BY JENNIFER MADRIGAL
Eastvale – The Corona-Norco Unified School District, consisting of 49 schools, is the largest school district in Riverside County, and the ninth largest district in California. CNUSD has been providing quality education to more than 53,000 students for over 120 years.
With eight schools – soon to be nine with the opening of Ronald Regan Elementary – in the City of Eastvale ensconced in CNUSD, local citizens have a keen ear tuned into talk of improvements that will upgrade outdated facilities and technologies, and bring some relief to the overcrowding that prevents some children from being able to attend their home school.
Up for vote at the Nov. 4 General Election is Measure GG, the $396 million bond that proposes to address the needs of outdated and aging facilities and technology. If approved, it will provide local funding to CNUSD schools that cannot be taken away by the state. On the bond’s agenda is the completion of Ronald Regan Elementary that should help, somewhat, with Eastvale’s overcrowding issues.
Technology, however, seems to be the biggest concern since most Eastvale schools are still relatively new. CNUSD Superintendent, Dr. Michael H. Lin, attended the Oct. 28 Eastvale Town Hall Meeting and provided a brief update. One of the key points of his report was a summary of the technology upgrades that the District has been working on.
The Los Angeles Unified School District famously suspended their $1 Billion iPad Program, of which half would have gone to Apple for the equipment, and the other half to upgrading the Wi-Fi and infrastructure for the schools. However, that district had already spent $61 million dollars on iPads for 58 schools, and now those schools do not have the infrastructure to support all the new technology. This is an example that Dr. Lin used when discussing the need for a correct and adequate infrastructure being put in place before the technology is acquired.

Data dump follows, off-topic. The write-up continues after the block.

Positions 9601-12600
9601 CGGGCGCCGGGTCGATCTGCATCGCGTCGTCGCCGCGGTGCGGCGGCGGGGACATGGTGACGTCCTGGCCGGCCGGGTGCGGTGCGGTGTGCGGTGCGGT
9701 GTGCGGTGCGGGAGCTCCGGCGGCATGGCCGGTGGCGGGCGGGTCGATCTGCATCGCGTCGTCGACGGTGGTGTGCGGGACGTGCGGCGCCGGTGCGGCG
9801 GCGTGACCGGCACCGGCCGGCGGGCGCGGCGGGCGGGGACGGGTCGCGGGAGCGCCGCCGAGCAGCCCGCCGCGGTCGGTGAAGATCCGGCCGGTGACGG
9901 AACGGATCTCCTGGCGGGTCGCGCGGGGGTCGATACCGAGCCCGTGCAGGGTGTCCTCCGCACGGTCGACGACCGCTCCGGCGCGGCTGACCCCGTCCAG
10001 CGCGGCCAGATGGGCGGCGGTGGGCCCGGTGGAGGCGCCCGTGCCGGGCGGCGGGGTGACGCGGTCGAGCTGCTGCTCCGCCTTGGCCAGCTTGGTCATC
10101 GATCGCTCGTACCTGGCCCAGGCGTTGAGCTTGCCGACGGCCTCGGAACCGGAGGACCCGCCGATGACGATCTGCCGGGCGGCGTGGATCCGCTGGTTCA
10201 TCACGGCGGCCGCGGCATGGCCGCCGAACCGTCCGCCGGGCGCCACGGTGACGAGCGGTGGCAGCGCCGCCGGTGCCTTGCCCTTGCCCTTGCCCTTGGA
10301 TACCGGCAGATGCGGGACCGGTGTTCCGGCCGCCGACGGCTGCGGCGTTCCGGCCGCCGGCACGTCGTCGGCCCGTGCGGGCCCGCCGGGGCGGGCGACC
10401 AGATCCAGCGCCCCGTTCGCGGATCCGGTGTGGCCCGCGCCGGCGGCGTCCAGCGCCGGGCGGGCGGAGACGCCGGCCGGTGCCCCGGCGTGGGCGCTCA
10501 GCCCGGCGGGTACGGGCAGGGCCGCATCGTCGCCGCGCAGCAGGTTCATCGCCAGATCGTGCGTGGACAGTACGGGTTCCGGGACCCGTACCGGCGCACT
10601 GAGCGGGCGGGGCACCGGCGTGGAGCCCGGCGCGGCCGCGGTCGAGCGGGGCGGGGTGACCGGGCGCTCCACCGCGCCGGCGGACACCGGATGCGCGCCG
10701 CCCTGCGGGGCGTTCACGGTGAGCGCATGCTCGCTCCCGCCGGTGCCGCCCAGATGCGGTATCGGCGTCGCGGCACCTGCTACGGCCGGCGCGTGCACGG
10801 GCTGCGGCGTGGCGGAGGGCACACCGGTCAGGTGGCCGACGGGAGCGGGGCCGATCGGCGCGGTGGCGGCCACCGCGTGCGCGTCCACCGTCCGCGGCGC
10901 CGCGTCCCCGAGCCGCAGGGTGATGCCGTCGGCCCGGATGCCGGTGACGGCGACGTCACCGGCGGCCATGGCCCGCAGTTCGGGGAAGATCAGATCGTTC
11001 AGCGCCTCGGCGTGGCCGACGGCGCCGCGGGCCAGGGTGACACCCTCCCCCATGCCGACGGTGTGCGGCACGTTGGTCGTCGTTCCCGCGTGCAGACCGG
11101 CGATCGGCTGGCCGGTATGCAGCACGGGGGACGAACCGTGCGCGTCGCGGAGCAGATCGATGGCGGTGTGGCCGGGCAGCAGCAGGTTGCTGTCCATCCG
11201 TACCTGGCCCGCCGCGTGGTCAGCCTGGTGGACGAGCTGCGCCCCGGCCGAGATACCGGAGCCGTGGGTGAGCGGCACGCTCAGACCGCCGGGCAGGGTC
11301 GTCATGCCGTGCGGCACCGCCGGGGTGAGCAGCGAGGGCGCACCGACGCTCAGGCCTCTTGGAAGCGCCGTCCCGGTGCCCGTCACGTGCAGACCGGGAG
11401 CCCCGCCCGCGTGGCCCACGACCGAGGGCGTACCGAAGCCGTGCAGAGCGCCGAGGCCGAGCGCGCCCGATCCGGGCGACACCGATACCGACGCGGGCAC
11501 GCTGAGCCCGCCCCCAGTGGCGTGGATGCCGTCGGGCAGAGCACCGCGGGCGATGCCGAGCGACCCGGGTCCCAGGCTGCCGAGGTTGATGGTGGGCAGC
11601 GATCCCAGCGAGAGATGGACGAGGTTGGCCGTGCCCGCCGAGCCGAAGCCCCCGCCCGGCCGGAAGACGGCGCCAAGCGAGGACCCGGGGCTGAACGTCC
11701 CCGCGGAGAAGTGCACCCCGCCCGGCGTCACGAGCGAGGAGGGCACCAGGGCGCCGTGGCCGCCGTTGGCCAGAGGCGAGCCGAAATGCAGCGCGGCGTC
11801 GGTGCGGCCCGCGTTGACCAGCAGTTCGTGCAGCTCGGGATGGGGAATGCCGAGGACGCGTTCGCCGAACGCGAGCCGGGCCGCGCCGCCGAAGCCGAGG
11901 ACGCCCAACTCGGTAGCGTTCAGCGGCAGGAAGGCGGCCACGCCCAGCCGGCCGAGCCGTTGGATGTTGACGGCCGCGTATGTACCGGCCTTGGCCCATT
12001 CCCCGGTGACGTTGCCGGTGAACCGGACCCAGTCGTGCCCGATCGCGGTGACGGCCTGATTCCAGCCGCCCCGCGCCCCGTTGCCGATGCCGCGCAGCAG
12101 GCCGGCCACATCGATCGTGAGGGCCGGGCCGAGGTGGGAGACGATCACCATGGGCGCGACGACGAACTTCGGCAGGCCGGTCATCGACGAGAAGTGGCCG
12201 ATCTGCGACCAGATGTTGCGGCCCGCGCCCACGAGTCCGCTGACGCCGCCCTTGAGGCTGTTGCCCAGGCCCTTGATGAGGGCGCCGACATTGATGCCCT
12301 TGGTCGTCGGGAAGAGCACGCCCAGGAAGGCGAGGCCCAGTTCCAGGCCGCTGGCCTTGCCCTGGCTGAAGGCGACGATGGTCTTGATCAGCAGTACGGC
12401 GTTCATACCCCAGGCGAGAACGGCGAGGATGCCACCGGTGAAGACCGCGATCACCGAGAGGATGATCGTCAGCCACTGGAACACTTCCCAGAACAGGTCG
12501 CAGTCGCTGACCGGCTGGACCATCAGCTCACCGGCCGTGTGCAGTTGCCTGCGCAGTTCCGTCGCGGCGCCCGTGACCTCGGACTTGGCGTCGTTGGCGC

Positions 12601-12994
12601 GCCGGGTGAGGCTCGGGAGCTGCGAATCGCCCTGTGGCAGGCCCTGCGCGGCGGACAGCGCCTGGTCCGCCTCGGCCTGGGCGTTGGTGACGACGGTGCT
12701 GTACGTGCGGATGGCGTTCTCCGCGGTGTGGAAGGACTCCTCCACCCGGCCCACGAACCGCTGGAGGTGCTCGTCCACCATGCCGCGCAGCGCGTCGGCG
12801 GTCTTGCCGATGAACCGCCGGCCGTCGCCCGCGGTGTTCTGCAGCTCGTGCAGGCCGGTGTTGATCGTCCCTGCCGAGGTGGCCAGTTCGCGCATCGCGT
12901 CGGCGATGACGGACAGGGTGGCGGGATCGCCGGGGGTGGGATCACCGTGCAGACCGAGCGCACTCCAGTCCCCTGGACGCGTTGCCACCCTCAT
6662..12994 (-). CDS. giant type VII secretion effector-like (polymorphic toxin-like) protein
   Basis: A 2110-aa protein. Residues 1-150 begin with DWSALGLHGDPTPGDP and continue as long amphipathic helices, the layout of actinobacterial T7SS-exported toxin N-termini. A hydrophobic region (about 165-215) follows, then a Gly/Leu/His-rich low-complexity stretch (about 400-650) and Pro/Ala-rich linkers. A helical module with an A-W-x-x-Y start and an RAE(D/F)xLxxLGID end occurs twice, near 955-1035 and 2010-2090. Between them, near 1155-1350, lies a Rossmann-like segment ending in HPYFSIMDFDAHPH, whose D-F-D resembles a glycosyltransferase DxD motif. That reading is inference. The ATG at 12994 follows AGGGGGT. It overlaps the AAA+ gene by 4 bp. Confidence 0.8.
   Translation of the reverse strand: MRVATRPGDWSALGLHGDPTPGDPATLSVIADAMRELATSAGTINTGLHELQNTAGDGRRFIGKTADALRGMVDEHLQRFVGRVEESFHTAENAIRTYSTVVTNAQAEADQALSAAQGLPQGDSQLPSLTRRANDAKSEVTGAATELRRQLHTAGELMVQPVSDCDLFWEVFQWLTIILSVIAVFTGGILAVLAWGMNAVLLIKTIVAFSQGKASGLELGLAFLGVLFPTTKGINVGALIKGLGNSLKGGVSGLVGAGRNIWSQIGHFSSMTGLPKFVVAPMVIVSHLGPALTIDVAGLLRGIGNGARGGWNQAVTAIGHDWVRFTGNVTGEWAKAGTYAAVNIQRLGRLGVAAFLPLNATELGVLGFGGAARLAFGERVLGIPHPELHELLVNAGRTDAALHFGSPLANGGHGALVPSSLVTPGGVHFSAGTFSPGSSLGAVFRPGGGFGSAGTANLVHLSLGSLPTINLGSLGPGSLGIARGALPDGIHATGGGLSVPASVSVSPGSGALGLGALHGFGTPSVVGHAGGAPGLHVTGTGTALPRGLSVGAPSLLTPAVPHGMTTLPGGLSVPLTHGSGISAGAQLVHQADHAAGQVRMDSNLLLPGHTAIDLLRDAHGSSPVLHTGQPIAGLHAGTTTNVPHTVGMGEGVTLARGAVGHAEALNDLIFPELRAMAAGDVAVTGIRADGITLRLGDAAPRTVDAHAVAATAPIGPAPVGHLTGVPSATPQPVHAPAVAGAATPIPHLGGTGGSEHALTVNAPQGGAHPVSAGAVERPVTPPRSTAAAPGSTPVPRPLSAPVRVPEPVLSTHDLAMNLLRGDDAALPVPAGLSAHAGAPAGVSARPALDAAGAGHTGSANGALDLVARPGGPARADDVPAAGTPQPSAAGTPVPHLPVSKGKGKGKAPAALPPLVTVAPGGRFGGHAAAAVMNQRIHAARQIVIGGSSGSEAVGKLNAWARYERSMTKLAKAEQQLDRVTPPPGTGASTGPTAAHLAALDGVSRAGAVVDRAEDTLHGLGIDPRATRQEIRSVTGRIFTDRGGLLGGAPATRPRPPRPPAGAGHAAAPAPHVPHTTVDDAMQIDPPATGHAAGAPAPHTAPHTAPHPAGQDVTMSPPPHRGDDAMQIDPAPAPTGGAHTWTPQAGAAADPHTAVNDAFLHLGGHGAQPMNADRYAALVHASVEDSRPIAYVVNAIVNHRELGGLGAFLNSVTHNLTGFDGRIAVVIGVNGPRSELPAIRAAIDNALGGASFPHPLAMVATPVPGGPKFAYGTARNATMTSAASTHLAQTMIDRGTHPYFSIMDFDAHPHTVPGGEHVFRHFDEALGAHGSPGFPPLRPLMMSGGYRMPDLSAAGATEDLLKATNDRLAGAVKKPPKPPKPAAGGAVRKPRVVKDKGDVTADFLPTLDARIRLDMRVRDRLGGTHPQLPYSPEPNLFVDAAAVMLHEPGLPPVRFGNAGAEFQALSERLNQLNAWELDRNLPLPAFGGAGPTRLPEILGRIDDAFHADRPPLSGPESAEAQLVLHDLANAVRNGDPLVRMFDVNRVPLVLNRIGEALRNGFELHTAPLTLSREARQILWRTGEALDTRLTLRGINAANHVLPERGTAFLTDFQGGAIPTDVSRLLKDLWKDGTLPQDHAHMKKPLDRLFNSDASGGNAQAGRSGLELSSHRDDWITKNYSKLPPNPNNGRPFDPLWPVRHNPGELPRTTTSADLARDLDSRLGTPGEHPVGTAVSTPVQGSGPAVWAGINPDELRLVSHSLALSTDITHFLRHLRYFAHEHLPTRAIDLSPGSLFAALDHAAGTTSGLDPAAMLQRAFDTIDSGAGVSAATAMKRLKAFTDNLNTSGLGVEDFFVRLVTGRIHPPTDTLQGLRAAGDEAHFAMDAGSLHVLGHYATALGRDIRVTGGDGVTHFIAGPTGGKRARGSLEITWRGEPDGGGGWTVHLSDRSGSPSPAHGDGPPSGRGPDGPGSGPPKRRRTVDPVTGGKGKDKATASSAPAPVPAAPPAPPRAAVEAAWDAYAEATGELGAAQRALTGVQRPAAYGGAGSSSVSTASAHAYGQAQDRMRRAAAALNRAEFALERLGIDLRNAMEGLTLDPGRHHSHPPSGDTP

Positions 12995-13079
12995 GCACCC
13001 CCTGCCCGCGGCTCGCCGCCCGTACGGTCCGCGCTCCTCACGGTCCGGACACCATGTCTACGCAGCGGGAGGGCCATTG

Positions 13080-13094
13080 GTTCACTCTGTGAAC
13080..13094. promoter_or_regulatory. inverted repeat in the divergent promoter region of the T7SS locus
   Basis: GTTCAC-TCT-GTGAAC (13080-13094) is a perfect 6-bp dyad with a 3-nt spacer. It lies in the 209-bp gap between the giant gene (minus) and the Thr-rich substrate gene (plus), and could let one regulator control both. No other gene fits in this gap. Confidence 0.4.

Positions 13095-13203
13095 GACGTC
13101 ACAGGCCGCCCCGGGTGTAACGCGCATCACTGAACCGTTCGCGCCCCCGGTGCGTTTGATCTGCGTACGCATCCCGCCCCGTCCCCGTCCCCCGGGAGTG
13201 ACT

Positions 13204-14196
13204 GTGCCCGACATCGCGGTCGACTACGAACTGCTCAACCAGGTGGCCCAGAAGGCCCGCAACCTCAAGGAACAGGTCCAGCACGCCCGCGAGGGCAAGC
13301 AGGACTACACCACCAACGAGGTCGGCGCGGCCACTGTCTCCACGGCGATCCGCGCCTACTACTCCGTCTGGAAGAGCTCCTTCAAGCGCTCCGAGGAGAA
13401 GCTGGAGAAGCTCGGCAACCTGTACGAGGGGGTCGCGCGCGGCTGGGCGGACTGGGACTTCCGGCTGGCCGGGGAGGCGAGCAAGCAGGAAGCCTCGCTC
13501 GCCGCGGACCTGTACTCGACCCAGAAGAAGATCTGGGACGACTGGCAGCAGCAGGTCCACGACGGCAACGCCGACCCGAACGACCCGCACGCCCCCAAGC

“The worst thing we could do would be to invest money into technology and not have the capacity to handle it,” said Lin.
For the past five to seven years, CNUSD has been proactive in building up the infrastructure so that the schools and the District would be able to support the growing technology. This “Back Bone Infrastructure” has included the installation of a 1-Gigabyte Fiber Link from each of the 49 schools back to the District office, according to Assistant Superintendent of IT, Dan Odipo. In addition, the District has been working on increasing Internet connectivity, as well as getting wireless technology to all of the schools.
Cloud-based sharing, or technology, is basically offline computing in which large groups of remote servers are networked to allow centralized data storage and access. “Clouds” can be classified as public, private – or even hybrid – making this technology the perfect vehicle for school districts and other large network businesses.
One of the issues, according to Odipo, is the lack of funds for wireless upgrades.
“We would like to be able to do all the upgrades at once, so that if we do a Level 1 Upgrade at one site – and then have to stop and come back – by the time we get back to that site, it’s already outdated,” Odipo said. He went on to express his desire to be able to upgrade all the schools as technology improves and enrollment grows.
Bill Newberry, Board of Education Member for CNUSD, says that “The District really has a handle on technology, and has been working closely with Cisco Systems and Microsoft to make this Cloud-based sharing a reality.”
With the basic “Back Bone Infrastructure” in place, Lin hopes that the passing of the Measure GG Bond will enable the District to continue with technology upgrades, including the continued advancement of the wireless infrastructure.
K.P. Sander contributed to this story.